5 ways to determine residual stresses on extruded pipes

Due to the poor thermal conductivity of thermoplastics, residual stresses (tensile and compressive residual stresses) are build up in the walls of the product during cooling processes after extrusion. Deformations and distortion of the products often result from the residual stresses, whereby the presence of the residual stresses becomes visible. In the case of plastic pipes, axial and tangential residual stresses are created. The following considerations de

al exclusively with tangential residual stresses in plastic pipes.


Development of residual stresses

Thermoplastic plastics, especially semi-crystalline plastics, undergo large volume changes in the range of 20% during cooling from the melt. Cooling of plastic pipes usually takes place from the outside. The outer skin of the plastic pipe is already frozen during calibration and can therefore no longer carry out any free deformations. The rest of the pipe still has almost melt temperature, as the example in the following figure shows.

This means that the volume of hot material inside the pipe wall will still shrink considerably, while the outer skin is already frozen and thus rigid. The effort of the hot material to shrink is hindered by the rigid outer skin, resulting in residual tensile stresses inside the pipe wall. The equilibrium of forces is maintained by residual compressive stresses simultaneously built up in the outer layer. At first, the residual stresses do not manifest themselves in larger deformations. Only when the pipe is cut in the axial direction and a strip is removed from the pipe wall can the “snapping in” of the pipe be observed with pipes that are primarily cooled from the outside:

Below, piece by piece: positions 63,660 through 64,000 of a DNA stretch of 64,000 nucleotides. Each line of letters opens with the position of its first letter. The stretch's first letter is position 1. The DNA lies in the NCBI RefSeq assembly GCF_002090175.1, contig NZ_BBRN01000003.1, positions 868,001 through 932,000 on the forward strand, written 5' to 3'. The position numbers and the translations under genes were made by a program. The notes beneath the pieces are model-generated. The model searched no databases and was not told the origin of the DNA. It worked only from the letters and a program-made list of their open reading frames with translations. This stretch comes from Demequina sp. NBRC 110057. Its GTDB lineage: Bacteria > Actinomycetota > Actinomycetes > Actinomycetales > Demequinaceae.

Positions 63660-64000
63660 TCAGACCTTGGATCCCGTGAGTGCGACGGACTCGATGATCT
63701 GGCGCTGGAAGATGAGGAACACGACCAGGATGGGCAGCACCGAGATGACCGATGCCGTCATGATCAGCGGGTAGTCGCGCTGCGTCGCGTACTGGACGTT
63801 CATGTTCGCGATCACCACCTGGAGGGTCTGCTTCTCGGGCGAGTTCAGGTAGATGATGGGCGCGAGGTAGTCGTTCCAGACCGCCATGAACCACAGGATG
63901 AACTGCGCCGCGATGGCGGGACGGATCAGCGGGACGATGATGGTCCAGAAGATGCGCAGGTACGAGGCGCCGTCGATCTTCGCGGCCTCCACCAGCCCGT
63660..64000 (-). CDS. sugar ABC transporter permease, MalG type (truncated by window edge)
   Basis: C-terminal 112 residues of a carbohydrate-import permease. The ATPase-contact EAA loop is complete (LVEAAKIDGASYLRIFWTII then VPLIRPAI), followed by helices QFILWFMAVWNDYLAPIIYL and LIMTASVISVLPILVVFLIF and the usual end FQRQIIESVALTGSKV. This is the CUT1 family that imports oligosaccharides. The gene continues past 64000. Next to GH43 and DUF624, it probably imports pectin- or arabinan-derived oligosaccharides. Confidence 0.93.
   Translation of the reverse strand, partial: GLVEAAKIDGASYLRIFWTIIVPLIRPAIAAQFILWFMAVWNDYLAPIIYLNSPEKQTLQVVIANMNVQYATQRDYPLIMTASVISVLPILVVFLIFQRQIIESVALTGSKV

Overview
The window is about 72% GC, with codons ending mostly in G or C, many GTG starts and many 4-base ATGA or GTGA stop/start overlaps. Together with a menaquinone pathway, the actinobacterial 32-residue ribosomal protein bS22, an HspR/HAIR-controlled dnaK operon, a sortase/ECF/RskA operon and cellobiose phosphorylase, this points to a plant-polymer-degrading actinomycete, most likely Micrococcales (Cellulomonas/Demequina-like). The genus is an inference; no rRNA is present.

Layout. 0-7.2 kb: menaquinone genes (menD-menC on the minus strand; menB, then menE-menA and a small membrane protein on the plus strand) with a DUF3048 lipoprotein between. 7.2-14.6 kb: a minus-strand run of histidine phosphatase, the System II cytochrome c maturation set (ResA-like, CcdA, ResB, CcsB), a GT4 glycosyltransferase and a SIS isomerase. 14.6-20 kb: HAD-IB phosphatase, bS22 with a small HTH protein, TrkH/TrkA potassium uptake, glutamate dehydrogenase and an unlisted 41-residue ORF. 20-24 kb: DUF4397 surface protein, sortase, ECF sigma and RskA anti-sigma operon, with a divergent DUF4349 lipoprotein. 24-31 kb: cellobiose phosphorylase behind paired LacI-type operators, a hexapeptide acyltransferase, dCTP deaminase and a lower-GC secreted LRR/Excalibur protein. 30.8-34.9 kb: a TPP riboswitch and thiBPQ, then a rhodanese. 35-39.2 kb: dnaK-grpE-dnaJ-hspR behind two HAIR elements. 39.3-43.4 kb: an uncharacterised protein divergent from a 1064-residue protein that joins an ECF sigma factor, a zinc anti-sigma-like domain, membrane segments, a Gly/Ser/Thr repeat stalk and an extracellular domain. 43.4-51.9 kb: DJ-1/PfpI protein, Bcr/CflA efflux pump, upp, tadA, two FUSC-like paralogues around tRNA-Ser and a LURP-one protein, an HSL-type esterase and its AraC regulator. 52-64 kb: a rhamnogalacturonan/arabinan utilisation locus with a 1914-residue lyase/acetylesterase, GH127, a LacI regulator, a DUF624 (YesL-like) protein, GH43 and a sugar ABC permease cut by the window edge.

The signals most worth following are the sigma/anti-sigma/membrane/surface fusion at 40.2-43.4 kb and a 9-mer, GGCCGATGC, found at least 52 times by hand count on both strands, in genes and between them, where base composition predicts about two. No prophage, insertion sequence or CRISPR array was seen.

The extent of deformation often, but not always, gives an impression of the level of residual stresses. However, information on the residual stress distribution cannot be derived solely from the deformation. For this purpose, for example, special test procedures or simulation methods can be used, as shown in the following list.



 Measurement of residual stresses in plastic pipes

The so-called Janson method is often used to measure tangential residual stresses in plastic pipes. It is relatively widespread, but there are other methods. The following table shows a list of the most important procedures described in the literature:


In the Janson test procedure, the determination of the residual stresses is based on the deformation of a tube specimen caused by the free-cutting (cutting out strips in axial direction). The change in deformation is measured with the aid of two markings on a pipe section of a certain length. A maximum residual stress in the pipe wall is calculated from the deformation by means of formulaic relationships.


The small-scale measuring method also uses the deformation of a specimen caused by residual stress after free cutting. In this method, a longitudinal segment is cut out of the test specimen, disturbing the equilibrium of the residual stresses in the tube. A deformation reaction of the ring body occurs, so that the distance between the two cut edges changes. With the aid of a tensile testing machine, the specimen is reshaped and the force required to reach the initial state is determined. The tangential residual stresses are calculated on the assumption of a linear stress distribution over the pipe wall thickness.

Incision method:

The slitting method can be used to determine the maximum residual stresses in axial and tangential directions. To determine the tangential residual stresses, the tube is cut open lengthwise and the deformation (change in diameter) of the tube sample is observed. The outer diameter is measured after a specified period of time. The maximum tangential residual stresses are calculated using a formula. The method is similar to the Janson method.

Layer Removal: